Bryndis Bjorgvinsdottir, a popular Icelandic author and folklorist, recently urged her fans and friends on Facebook to demand their government increase help of Syrian refugees. The initial offer of taking in only 50 refugees was so paltry in the eyes of over 10,000 Icelandic people (nearly 4% of the population) that they took to social media with Bryndis, to express their willingness to help. People on the Facebook page have commented how they would take in children and families, many of them being parents themselves and empathising with the protective instincts of desperate Syrian mothers and fathers. Thankfully the Icelandic authorities have listened and responded positively with Welfare Minister Eyglo Hardardottir pledging to increase the number of refugees taken in by Iceland. It is heart-warming to think that one person can make such a difference: Bryndis threw one pebble into the water and the ripples created could save thousands of lives.
I believe this show of humanity comes from being humble and empathetic: humble enough to know that being born in a certain country does not make one better than another, and empathetic enough to truly listen to the voices of those in need.
In the UK I hear so many scared people but these people aren’t scared for the safety of others, just themselves and their false sense of patriotism. We could easily take in more refugees and we should feel a duty to, not just because the West’s involvement has arguably done more harm than good, but mostly because they are humans and so are we. How can we call ourselves a ‘developed nation’ when we haven’t even developed empathy for displaced families and dying children?
Fellow humans within the For Reading Addicts Community: don’t ever think you could not make a difference. Never forget that if you are afraid to shout alone you can add your voice to the chorus of many others. Sign that petition, send that donation, travel to the nearest refugee ‘camp’ and donate. Do what you feel you can, because the last time I checked the world was round and the borders were artificial.
The Seriously Awkward campaign deals with complex issues facing teenagers like mental health, domestic violence, homelessness, and poverty. Even though 16 and 17 year olds are still considered children, the support offered by the government is shocking. At 18, it stops altogether and the child is suddenly considered an adult. The Children’s Society UK are calling on the UK Government to give these teens as much support as they need as they transition into adulthood.
The literary competition has been designed to shine a light on issues facing 16-17 year olds. Using themes of the changes, difficulties, and complexities involved with teenagers, writers are encouraged to come up with a maximum of 2,000 words about being 16-17 years old.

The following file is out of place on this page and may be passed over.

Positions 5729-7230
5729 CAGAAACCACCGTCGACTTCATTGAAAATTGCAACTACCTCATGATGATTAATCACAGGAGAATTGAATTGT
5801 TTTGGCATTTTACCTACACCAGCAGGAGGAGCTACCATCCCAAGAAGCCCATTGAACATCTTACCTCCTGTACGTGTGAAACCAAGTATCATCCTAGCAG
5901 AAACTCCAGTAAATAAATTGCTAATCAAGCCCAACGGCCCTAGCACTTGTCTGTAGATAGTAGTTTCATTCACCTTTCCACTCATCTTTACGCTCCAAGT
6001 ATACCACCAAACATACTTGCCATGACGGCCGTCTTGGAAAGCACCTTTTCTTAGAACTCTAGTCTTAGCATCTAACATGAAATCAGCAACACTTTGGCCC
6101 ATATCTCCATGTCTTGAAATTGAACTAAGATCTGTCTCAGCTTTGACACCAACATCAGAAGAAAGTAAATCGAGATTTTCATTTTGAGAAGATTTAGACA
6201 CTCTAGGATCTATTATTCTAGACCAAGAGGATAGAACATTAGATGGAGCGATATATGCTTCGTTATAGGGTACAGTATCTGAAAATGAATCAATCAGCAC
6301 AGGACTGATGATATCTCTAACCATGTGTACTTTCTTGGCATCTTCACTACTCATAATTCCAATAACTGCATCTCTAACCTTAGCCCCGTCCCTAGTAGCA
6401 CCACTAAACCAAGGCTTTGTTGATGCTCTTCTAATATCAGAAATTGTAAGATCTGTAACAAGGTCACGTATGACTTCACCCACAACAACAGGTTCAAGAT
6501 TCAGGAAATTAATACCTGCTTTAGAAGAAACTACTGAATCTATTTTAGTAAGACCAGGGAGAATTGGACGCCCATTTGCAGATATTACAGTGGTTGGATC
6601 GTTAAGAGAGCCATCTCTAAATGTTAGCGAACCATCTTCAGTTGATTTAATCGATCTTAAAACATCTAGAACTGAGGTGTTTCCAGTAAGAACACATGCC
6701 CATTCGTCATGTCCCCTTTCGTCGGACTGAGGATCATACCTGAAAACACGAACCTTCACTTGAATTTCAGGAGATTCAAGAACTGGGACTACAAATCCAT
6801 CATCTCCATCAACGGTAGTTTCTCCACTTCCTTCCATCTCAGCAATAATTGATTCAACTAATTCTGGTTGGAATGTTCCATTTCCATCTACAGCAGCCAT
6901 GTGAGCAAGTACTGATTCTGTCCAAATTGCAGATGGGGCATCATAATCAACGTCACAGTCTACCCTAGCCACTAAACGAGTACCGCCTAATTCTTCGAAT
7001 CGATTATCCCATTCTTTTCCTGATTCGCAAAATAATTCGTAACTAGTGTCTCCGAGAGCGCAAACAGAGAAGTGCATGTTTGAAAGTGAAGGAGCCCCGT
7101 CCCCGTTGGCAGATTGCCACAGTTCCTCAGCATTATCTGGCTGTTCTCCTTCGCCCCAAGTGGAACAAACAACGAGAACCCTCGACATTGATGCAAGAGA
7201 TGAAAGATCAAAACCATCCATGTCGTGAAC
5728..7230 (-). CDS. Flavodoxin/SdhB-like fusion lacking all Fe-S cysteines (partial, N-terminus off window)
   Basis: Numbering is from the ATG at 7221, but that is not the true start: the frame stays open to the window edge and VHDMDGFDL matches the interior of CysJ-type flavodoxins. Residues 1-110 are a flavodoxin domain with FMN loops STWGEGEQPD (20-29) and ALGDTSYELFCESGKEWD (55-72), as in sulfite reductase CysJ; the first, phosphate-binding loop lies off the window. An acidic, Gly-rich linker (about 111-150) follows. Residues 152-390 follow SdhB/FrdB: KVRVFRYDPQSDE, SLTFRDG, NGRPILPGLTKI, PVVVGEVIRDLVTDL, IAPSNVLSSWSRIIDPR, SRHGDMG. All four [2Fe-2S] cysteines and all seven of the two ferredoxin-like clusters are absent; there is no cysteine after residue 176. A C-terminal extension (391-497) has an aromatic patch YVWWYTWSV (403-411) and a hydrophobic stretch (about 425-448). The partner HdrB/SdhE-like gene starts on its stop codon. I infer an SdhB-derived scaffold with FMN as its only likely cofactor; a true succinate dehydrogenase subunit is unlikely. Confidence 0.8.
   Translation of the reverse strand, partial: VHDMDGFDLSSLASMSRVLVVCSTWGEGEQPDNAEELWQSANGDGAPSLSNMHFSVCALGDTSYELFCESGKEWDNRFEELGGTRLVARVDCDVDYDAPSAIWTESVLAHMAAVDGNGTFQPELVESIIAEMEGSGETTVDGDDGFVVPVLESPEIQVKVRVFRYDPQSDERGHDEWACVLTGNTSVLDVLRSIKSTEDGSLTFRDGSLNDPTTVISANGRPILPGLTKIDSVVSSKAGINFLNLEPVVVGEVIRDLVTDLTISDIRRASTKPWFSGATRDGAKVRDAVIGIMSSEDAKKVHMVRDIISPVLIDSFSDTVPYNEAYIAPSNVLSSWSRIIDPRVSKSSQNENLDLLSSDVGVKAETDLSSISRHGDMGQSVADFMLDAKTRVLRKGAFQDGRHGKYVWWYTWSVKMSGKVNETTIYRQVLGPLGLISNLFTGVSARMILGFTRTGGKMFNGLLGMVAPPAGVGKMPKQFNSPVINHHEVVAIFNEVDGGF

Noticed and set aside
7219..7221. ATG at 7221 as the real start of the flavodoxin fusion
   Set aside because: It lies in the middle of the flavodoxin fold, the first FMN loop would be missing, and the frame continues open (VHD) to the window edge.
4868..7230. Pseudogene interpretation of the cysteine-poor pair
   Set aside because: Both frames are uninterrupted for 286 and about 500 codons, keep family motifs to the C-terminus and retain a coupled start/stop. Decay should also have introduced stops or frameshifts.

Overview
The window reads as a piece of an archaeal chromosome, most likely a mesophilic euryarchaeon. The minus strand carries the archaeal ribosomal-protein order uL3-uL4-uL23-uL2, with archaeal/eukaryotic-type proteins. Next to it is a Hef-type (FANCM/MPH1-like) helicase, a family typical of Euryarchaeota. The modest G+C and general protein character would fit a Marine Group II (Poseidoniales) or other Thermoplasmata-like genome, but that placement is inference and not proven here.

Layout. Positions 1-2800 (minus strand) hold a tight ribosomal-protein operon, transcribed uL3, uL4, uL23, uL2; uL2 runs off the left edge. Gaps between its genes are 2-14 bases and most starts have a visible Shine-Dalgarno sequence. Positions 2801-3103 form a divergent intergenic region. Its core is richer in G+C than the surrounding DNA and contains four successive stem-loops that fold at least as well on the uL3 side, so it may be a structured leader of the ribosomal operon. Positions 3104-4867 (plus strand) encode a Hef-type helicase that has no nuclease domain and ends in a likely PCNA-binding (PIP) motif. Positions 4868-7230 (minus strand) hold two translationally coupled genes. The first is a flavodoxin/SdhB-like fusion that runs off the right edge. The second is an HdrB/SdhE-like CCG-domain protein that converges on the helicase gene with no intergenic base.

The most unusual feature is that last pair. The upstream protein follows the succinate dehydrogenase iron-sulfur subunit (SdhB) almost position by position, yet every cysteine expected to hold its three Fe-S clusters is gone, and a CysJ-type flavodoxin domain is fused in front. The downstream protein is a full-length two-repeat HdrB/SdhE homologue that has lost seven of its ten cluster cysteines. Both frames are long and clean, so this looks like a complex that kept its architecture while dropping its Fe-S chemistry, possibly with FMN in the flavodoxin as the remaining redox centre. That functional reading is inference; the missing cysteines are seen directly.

The competition was created to help promote the work of British Asian Minority Ethnic (BAME) writers who have been vastly underrepresented in the publishing world.
The winner will receive a chance to win £1,000, an exclusive one‑day publishing workshop and a taste of online publication.
The six finalists for this year’s competition have been announced- with stories about pixies and changeling children, Grenfell Tower, grief and music, and more.
The overall winner will be announced on the 12th of September.
Alongside the contests Lego have thought up themselves, Lego enthusiasts can enter a creation they have made at home. One such person, Lego user Hwachtman, painstakingly designed a house from Coraline (a dark fantasy children’s novella by Neil Gaiman), with an amazing attention to details. It started as a sketch taken from the movie adaptation of the book, and ended up a 3,000 Lego brick construction complete with lights. Any Lego fan can register on the site and vote for their favourite set, in hopes that it will be available to purchase one day.
Check out the images below, and the Lego Ideas website for more details, and to vote!
500 Words 2018 has set another record for entries: this year saw over 135,000 people enter with their stories. The stories were read by a team of 5000 volunteers- librarians and teachers from around the UK- before being pared down to the Top 50 by The Reading Agency. The panel of judges, Charlie Higson, Francesca Simon, Frank Cottrell Boyce, Malorie Blackman and Honorary Judge, Her Royal Highness The Duchess of Cornwall, had the gruelling task then of selecting three winners from two age categories (5-9 years and 10-13 years).
The final was presented by BBC’s Chris Evans, and was an exciting and glamorous day of live music and story-telling. The six winners were announced on BBC Radio 2 by British and Irish funnymen, David Walliams and Dara O’Briain. There was also music from John Newman, Alexandra Burke and Bastille to round off the celebrations.